Don’t send second-hand goods to the Philippines.

30/11/2013 at 7:00 pm Leave a comment

As Irish aid agencies’ emergency response teams work to assist victims of the typhoon in the Philippines, Dóchas is asking members of the public to give money, rather than send goods to the Philippines.

The call came as Dóchas announced that donations from the Irish public to relief efforts in the Philippines had reached a total of €4 million.

“Every donation is making a difference to people in desperate need. The people of Ireland have once again shown their generosity in the face of human suffering,” said Hans Zomer, Director of Dóchas. “However, with over 14 million people affected, 1.2 million housed damaged or destroyed, and more than 3 million men, women and children displaced and in need of aid, the humanitarian situation in areas devastated by the typhoon is still catastrophic. Rebuilding is a long term effort and we would urge the Irish people to continue to donate so our member agencies can reach the people who are in urgent need of food, water, shelter and medical supplies.”

Dóchas pointed out that experience shows that the high level of public support for aid among people in Ireland is not always matched by a high level of understanding of the needs of the communities affected by the disaster.


Volunteers stack up donations at a Red Cross relief station in Teresopolis, Brazil on January 19, 2011. (VANDERLEI ALMEIDA/AFP/Getty Images) #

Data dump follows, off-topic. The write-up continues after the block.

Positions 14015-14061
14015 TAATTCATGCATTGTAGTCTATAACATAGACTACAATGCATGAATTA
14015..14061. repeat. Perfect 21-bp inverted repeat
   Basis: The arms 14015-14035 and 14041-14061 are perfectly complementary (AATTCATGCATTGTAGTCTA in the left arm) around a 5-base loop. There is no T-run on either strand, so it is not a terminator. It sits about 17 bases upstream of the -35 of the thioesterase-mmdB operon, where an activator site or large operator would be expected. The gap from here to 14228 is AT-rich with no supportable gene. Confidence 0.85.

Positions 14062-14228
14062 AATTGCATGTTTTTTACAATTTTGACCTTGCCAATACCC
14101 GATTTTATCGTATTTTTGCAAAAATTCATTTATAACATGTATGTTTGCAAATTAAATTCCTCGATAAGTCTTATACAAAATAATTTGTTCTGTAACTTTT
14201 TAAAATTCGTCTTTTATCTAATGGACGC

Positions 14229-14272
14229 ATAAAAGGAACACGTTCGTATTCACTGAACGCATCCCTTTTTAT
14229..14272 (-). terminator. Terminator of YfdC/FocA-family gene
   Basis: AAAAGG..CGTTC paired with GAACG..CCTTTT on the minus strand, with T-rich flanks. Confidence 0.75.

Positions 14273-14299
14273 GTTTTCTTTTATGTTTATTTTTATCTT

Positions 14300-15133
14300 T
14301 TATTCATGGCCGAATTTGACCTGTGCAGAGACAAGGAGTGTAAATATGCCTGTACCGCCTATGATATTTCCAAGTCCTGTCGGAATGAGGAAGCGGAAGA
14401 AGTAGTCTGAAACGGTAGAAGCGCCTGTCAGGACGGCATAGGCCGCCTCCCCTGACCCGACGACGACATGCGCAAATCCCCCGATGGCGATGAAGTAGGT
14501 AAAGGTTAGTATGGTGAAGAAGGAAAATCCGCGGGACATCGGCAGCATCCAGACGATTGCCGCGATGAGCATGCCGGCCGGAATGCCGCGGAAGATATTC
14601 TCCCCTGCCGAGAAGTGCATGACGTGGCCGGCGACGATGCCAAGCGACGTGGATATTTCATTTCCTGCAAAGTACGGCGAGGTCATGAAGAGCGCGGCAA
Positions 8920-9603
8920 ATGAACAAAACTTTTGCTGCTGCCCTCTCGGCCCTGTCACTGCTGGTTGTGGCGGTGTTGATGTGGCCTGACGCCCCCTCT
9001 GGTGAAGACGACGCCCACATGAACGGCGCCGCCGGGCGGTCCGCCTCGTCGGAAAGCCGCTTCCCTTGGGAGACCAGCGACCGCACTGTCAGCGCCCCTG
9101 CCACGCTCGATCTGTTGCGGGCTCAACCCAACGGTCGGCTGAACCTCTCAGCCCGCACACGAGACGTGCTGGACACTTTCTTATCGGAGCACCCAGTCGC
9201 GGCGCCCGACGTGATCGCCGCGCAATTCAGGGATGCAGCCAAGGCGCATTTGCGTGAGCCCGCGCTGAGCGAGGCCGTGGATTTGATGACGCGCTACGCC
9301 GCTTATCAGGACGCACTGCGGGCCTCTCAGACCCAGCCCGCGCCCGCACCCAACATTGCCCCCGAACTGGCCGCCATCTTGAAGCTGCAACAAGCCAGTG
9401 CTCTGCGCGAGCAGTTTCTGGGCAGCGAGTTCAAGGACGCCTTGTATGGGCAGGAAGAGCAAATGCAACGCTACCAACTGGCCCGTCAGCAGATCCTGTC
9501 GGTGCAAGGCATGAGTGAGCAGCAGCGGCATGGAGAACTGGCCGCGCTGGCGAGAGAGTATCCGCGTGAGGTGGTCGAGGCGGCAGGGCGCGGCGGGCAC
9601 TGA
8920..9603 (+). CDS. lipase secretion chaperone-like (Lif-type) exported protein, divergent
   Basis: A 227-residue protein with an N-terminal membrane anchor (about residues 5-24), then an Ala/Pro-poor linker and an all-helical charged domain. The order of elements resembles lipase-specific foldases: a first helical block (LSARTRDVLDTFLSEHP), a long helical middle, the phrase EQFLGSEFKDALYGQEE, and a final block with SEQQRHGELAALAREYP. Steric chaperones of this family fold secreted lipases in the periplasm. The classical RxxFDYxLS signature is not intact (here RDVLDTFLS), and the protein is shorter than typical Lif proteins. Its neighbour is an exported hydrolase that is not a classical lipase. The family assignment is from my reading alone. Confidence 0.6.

In particular, many people continue to want to donate second-hand goods to the victims of emergencies.

But Dóchas points out that, if goods are donated that have not specifically been requested by an aid agency, they may actually prevent the transportation of essential items.

“In the Philippines, roads have been damaged or have been rendered un-passable and there is a real risk of them becoming jammed with shipments of non-priority items, such as second hand clothes,” Hans Zomer said. “In contrast, financial donations enable relief organisations to purchase exactly what disaster victims need most urgently. That way, the supplies arrive quickly, transport and storage costs are kept to a minimum and the goods are guaranteed to be suitable for local conditions in the Philippines.”


Irish NGOs are also encouraging the public to visit the website, which is hosted by the 51 members of Dóchas and gives details on what to do, and what not to do to assist those affected in times of disaster. The HowYouCanHelp website sets out the principles of good emergency relief, and the many ways in which members of the public can assist the Irish aid agencies to do their work.

Also read these excellent articles:

Volunteers pack relief goods inside a Department of Social Welfare and Development warehouse in Manila

Photo by Romeo Ranoco/Reuters

Entry filed under: Development Effectiveness. Tags: , , , , , , , , , , , , , , , , , , , , , , , , , , , , , , , , , , , , , , , , , , , , , .

New opinion poll: 85% of Irish people think it’s important to help people in developing countries. ‘Break Barriers, Open Doors’ – Disability and Development

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